Hi Dave, good of you to bring this up. Fees are one of the most contentious parts of the industry. Let me explain how we set this amount and my views on the subject as a whole.
Our biggest priority when designing the service was for the compensation model to maintain alignment of interests between WealthSmart and its customers. Our win-win charging alongside feedback from our target market led us to design the smart portfolio concept (an automatic portfolio that firsts seeks to preserve capital, then to grow it). The combination of both, win-win fees and risk-adaptive portfolios, had a significant downward pressure on the profitability of the business model as a whole. We set the fees at a level that made the whole service viable. We’ve also modeled the effect of our fee on our customers’ short/medium/long-term performances. This has led us to set a threshold above just being profitable before charging, to make sure it doesn’t penalise early stage portfolios weighted towards lower-risk/return products (ie. we let give customers a running head start in profitability before charging). The specifics of how we do this are still being fine-tuned. Once we settle on the parameters, I will write a blog post on the subject as a whole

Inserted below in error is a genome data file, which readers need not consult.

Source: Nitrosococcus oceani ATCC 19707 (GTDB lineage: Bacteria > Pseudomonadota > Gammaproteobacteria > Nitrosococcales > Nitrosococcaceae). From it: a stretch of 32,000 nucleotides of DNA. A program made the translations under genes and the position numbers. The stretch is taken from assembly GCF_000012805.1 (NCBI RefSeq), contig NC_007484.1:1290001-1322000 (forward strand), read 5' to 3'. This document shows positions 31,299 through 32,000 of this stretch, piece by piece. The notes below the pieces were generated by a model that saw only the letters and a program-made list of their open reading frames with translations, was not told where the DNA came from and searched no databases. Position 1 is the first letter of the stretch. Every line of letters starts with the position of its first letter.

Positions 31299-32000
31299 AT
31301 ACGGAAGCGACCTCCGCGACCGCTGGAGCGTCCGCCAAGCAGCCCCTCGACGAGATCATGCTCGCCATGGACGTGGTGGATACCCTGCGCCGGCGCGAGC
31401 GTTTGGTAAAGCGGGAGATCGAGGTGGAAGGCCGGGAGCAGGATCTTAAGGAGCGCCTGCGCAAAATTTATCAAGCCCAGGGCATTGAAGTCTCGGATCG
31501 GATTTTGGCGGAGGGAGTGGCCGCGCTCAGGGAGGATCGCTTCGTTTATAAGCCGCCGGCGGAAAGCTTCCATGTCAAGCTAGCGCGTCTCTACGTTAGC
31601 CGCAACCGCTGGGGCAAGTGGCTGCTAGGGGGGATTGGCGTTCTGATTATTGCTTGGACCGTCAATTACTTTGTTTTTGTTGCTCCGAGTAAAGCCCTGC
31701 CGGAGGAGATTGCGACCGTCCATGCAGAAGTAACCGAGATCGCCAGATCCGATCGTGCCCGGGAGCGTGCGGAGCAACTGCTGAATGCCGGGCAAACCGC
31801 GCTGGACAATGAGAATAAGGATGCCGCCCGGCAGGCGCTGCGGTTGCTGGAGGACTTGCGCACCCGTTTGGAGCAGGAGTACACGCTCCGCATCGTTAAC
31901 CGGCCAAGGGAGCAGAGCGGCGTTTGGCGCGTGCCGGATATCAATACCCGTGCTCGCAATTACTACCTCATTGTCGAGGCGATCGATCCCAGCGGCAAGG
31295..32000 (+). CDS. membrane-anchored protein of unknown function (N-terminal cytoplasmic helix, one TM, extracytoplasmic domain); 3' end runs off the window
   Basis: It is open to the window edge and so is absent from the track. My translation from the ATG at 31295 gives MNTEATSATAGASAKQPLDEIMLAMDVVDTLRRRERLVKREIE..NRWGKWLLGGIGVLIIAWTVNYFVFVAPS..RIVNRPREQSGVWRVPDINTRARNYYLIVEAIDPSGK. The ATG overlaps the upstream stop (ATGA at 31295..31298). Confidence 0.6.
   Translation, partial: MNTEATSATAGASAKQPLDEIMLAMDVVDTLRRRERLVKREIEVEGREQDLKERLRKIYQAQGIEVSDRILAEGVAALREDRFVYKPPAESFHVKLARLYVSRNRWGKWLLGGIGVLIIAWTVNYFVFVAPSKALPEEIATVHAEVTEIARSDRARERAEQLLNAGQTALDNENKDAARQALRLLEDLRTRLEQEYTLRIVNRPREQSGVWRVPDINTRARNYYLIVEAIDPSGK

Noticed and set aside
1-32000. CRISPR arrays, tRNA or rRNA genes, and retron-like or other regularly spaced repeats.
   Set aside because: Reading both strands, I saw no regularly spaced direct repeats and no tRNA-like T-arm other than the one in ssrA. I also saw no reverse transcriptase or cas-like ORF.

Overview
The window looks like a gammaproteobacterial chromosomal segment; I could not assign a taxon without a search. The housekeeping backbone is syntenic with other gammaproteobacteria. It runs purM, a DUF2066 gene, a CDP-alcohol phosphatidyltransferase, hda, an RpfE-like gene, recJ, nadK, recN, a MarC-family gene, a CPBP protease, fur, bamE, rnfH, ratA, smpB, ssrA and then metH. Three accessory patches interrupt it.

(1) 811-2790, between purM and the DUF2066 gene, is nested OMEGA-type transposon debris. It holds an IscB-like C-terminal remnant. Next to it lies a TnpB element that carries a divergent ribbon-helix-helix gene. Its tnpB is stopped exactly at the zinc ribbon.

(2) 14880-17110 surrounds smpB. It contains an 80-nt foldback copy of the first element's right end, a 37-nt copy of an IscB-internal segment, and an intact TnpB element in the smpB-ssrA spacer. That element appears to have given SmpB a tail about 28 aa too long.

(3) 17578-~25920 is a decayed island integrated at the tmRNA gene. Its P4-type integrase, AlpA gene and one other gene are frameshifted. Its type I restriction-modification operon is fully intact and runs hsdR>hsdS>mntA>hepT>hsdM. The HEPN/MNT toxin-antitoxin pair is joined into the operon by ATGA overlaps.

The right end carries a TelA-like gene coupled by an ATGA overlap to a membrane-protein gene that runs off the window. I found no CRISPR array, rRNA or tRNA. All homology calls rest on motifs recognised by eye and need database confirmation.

Another trend we question is the rise of passive funds and a race to the bottom for investment fees (vanguard’s robot proposition in the US charges a meer 30bp). I think there’s a concern here of the commodification of services that benefit greatly from experience and reflection. During my days as a market-maker in fixed income ETFs, I witnessed first hands the wild swings in liquidity of high-yield bonds. On some occasions, the ETF would trade 2% under its nominal value (the total value of the underlying constituents). Despite this, people were still selling it unaware of the 2% surcharge they were incurring indirectly. The passive high-yield ETFs funds were designed to be cheap and simple replication strategies, and the side effect was a failure to address the major liquidity issues of certain bond issues during volatile times. Meanwhile, some (not all…) actively managed funds were far better at mitigating this effect by changing the makeup of their funds inline with volatility. Those active funds charged nearly double what the passives charged, but too me the value for money was justified as the difference in fees was much lower than the 2% in this scenario. They leveraged their experience of a niche market to protect their investors from these temporary liquidity holes. We carry this ethos with us at WealthSmart. Our whole purpose is to deliver value for money to our end customers, by leveraging our experience and a flexible investment mandate.